To be human is to experience a range of complex and powerful emotions. For many of us, becoming aware of and taking responsibility for those emotions is a formidable and lifelong challenge.
Children, too, experience complex and sometimes overwhelming emotions. I am often dismayed by the ways adult culture can trivialize, minimize or try to talk children out of their feelings, as if children's feelings are somehow less real or important than those of adults.
At The Clearwater School, students are free to grapple with the spectrum of emotions that come up every day from happy or difficult interactions with friends to satisfying or frustrating experiences. Clearwater students feel chagrined and angry when they don't meet their own expectations, or sad and bitterly disappointed when friends renege on existing plans or make plans that don't include each other.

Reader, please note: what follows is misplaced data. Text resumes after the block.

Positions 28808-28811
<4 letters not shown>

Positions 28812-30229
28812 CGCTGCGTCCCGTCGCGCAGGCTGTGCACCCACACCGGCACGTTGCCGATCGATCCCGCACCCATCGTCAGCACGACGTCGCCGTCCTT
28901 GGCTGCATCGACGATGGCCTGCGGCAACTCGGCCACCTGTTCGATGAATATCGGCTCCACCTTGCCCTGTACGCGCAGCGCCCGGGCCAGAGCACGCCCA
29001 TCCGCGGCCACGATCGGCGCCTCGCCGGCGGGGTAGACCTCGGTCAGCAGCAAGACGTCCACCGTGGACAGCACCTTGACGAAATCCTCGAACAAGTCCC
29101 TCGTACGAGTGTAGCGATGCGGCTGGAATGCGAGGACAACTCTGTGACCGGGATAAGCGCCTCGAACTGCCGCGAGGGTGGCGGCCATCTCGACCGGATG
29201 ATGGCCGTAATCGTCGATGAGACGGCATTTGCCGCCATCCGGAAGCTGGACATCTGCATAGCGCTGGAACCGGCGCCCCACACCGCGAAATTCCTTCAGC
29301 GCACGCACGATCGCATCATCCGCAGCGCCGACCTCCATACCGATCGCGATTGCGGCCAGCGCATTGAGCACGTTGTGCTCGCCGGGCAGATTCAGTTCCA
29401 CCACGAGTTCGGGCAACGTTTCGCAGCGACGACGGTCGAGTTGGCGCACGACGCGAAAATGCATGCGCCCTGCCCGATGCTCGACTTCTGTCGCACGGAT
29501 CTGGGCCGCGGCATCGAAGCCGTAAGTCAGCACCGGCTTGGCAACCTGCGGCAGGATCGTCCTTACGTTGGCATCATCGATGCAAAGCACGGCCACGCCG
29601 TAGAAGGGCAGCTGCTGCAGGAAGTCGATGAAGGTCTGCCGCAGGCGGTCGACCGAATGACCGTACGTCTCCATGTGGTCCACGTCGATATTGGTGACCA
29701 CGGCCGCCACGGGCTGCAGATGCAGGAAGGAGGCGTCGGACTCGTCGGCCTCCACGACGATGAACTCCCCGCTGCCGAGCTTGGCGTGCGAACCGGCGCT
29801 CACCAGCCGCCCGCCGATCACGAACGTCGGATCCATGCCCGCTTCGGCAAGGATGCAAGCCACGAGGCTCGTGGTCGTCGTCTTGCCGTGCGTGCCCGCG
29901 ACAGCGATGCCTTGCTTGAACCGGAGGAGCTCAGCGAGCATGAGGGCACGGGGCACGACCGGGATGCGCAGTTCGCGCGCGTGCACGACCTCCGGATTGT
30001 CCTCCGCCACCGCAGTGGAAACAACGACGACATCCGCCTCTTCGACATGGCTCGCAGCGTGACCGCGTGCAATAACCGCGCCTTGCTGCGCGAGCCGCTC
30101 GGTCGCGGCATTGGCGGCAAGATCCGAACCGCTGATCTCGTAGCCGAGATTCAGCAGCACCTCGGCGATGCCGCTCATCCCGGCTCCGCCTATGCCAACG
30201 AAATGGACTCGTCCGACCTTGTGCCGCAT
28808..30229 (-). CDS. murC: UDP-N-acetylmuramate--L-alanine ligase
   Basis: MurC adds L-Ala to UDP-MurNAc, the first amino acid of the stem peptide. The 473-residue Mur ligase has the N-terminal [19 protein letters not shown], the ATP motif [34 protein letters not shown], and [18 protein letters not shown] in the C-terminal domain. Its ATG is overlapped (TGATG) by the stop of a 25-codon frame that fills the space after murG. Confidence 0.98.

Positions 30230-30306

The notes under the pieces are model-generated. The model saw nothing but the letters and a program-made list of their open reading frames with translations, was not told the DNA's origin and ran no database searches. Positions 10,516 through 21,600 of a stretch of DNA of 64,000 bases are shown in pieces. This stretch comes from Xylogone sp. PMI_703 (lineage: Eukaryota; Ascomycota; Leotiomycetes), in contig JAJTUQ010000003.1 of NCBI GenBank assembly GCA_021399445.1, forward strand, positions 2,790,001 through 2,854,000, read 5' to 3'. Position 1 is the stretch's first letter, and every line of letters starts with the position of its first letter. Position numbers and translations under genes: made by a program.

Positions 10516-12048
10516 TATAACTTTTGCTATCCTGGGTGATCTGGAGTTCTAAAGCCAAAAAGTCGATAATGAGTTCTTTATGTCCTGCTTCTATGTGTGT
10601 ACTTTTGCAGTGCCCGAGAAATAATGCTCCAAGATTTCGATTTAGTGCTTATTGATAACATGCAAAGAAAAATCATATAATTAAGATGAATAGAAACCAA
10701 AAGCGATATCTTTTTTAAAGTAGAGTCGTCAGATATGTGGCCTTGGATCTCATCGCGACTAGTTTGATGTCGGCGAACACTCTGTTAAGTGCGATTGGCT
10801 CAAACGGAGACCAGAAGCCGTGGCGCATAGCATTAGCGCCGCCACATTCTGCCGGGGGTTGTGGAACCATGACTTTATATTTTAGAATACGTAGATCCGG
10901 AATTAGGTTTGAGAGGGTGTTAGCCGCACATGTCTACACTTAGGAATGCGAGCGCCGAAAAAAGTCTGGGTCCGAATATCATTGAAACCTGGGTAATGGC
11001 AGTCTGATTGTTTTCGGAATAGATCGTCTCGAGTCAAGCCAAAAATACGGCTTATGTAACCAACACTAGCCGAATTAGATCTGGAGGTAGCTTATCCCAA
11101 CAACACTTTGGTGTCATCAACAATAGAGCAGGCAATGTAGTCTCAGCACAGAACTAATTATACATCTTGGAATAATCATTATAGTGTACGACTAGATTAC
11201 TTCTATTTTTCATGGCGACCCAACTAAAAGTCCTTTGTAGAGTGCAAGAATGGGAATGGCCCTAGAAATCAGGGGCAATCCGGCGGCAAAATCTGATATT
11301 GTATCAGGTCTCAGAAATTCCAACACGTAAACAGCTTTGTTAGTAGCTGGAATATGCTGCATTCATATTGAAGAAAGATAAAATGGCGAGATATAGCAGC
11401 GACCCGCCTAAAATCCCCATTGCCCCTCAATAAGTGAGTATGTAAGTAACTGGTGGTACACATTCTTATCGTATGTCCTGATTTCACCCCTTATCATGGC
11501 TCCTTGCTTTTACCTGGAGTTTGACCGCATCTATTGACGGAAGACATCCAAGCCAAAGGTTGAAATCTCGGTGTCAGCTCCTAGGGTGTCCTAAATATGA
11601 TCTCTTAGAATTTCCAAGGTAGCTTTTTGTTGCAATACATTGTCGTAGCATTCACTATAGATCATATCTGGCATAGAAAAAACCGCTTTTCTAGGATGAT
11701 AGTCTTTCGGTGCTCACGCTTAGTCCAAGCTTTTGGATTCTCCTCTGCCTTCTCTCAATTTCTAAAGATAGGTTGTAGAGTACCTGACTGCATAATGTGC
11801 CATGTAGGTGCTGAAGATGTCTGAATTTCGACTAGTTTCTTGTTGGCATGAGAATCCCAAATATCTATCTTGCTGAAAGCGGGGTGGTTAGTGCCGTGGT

Because Clearwater students have so much time and space to work with all their emotions, they become skilled at identifying, owning and expressing their feelings when they are young. The following video illustrates how 10-year-old Vera chose to work with her sadness one day when she felt left out of her friends' activities. Note that the friends in question were in the Art Room, where all three of them were happily drawing together on the day Vera talked about her comic.